“But this is an Alaïa!” ~ Cher Horowitz

This is the scene from Clueless-Cher, wearing Alaïa; photo courtesy of Paramount

The first time I heard the name of famed fashion designer, Azzedine Alaïa, was in a movie.  I remember it well – the year was 1995, and I was sitting in a theater in Greenwich Village – watching a funny and charming movie called, Clueless. In one scene, Cher, was being held up at gunpoint in the seedier part of LA and asked to lay on the asphalt. Protested Cher, “But, this is an Alaïa,” and she began to cry. “He’s like a totally famous designer.”

Azzedine Alaïa was a famous, uncompromising designer – known for his sculpture and silhouettes, molding his dresses to women’s forms – but he was equally famous for his rejection of the fashion system and his insistence on going his own way. Last Saturday, Azzedine Alaïa passed away at 82.

Alaïa held intimate shows in his Paris headquarters off-schedule that had nothing to do with designated fashion weeks or with following what the press and retailers demanded. He rejected the official calendar, preferring to reveal his clothing as he deemed it ready. Vanessa Friedman of The New York Times, says Alaïa “dedicated his life to the belief that fashion was more than just garments; to him, they were as much an element in the empowerment of women and of a broader cultural conversation … He used leather and knits to shape and support the body, transforming it into the best version of itself. He eschewed external decoration for internal integrity, weaving pattern and adornment into the weft of the garment itself in ways that were almost undetectable to the outside eye.” Continue reading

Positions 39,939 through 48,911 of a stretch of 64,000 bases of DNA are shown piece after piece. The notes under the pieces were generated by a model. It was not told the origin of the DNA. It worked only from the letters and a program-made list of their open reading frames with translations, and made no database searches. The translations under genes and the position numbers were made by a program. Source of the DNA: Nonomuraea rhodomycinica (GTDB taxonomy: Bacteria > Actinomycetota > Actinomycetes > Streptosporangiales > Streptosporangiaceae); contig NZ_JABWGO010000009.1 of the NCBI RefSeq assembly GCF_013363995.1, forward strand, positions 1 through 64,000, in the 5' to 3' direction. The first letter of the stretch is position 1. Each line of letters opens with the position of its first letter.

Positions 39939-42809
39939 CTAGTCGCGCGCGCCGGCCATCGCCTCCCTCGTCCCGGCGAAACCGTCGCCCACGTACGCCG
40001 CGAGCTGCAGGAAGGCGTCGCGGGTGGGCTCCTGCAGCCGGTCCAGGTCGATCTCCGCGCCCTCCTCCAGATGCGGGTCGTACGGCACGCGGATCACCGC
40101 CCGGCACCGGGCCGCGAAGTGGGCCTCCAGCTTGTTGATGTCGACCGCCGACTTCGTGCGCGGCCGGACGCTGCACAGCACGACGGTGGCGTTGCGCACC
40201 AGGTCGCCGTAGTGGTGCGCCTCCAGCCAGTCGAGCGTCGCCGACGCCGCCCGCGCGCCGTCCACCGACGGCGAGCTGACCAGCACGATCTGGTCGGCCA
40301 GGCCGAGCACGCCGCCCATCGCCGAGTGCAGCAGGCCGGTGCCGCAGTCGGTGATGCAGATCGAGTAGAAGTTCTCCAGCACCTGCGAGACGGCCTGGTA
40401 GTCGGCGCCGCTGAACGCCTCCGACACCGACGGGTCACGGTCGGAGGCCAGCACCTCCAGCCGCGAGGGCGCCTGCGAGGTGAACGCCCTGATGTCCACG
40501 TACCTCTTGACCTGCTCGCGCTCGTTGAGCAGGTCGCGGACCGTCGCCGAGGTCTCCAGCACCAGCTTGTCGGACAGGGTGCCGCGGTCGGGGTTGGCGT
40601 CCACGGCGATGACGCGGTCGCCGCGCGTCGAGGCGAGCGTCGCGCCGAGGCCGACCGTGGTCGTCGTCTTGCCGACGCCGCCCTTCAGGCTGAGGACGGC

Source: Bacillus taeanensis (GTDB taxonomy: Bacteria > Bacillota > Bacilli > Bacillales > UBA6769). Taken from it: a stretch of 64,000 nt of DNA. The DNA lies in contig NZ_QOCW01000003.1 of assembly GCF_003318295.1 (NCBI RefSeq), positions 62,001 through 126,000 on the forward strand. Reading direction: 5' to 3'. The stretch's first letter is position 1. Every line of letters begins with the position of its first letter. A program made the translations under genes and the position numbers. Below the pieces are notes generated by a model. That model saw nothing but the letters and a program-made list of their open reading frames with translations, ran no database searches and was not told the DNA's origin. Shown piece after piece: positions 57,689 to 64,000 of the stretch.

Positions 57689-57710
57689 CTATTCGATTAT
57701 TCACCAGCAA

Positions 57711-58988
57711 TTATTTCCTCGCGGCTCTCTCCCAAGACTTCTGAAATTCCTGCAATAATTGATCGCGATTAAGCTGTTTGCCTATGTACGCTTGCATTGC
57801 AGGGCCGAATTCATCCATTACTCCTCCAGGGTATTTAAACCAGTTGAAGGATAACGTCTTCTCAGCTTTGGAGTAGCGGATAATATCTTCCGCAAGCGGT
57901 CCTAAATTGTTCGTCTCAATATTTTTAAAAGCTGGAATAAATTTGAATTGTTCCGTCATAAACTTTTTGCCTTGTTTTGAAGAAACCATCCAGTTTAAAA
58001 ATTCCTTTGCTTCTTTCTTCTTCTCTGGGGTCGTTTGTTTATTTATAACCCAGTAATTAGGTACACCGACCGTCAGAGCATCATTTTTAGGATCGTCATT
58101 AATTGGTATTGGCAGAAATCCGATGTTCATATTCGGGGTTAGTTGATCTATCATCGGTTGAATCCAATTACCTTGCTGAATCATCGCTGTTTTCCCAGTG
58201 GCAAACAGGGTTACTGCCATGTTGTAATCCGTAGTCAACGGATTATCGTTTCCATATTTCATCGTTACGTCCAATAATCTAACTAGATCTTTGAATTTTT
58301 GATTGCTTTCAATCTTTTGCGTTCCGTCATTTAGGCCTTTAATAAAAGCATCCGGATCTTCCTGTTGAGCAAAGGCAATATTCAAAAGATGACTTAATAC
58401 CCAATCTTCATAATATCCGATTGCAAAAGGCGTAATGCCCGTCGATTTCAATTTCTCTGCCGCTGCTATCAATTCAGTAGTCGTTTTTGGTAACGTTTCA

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Cristobal Balenciaga

Cristobal Balanciaga - copyright Lipnitzki/Roger-Viollet/The Image Works

Cristobal Balanciaga’s Paris Portrait – 1927 – copyright Lipnitzki/Roger-Viollet/The Image Works

Isn’t that a beautiful name? Doesn’t it just ooze glamour and roll off your tongue? I never knew much about him except that there was a beautiful handbag designed by Balenciaga introduced a few years ago. Mary Blume (a native New Yorker who lives in Paris) has written a book that brings his story to life: The Master of us All, Balenciaga: His Workrooms, His World. After reading the book I am touched to see how someone so intensely private could become so successful and revered; it reminds me of the power of genius. Allow me to share with you some facts about Cristobal Balenciaga:

– he was very private and he avoided photos of himself, he never gave an interview in his years as a designer, he never took a bow at the end of a collection, and he remained a mystery throughout this life Continue reading

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